SAN ANTONIO -

In the Bexar County Jail, the Special Emergency Response Team (SERT) is always at the ready if violence erupts, the KSAT 12 Defenders learned.

The team of volunteer detention officers goes through rigorous training to be prepared to handle such violence.

In one recent incident, an inmate lashed out at the jail and SERT launched into action to contain the prisoner. The incident took several minutes to handle because the inmate continued to resist.

SERT members regularly face threats of violence and there is no extra pay.

Carlos Lopez said he signed up for the excitement. “To me it's the most exciting part of the jail," Lopez said. "You're in the action, first responder to every emergency and it's something different every day."

Roxanne Mathai is one of the few female members of SERT. She said she always knew this type of job was for her.

"This is always something I've wanted to do since I was a little girl. I just thought this was crazy fun and amazing,” Mathai said. “I actually enjoy it. I enjoy being part of the team and part of the whole experience.”

Part of the training for SERT members includes being sprayed with pepper spray and shot with a Taser.

The pepper spray exercise involved trainees struggling to survive an attack, getting a dose of pepper spray in their eyes and performing a series of exercises prior to engaging a prisoner and putting her in restraints.

"Think about what you're doing,” an instructor told one trainee as the trainee was restraining the person playing the role of prisoner. “There you go. Good job, good job."

After passing this part of the training it was Mathai who volunteered to play the role of restrained prisoner. She also remembered a recent incident with a female inmate in the jail that became ugly.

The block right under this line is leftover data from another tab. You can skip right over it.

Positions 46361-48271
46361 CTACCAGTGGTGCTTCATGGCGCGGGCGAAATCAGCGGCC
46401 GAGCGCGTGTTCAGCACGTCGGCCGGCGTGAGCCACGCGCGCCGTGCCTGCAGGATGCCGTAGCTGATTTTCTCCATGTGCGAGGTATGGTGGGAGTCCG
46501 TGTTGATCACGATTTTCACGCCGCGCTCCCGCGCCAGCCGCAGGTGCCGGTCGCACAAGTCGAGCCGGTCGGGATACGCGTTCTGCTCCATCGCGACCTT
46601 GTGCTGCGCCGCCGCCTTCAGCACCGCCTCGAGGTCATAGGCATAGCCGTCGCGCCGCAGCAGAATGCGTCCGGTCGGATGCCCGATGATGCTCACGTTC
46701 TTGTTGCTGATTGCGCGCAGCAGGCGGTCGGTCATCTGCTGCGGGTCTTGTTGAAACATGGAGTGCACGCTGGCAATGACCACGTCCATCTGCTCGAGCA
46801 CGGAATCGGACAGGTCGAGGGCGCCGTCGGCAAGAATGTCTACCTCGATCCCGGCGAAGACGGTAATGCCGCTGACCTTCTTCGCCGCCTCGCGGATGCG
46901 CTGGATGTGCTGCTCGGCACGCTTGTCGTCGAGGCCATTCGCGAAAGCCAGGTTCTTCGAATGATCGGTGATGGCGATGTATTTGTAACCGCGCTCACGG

“She had tried to commit suicide and she was really upset that we had saved her and she was fighting with us,” Mathai said.

In the Taser part of the training, trainees are shot with the electric shock device and are lowered to a mat by their colleagues as they absorb the shock.

This too is designed to show the trainees the weapons at their disposal and allow them to understand what it feels like when they are used on prisoners.

"It's a good thing,” Lopez said. “It's a good process that we go through and the reason we do that is so we know the tools that we have do work.

Bexar County Jail Chief Raul Banasco, who supervises SERT, said team members are on duty 24/7 and that the team sees a lot of action.

“When you're talking 4,563 inmates, that's a lot of human beings and a lot of potential incidents that could occur,” Banasco said. “One of the things about being on the SERT team is they're passionate."

When all the training is done there is a graduation ceremony and a certificate, but no extra money -- just appreciation. Click here for a link to the Bexar County Jail.

For a list of recent stories Brian Mylar has done, click here.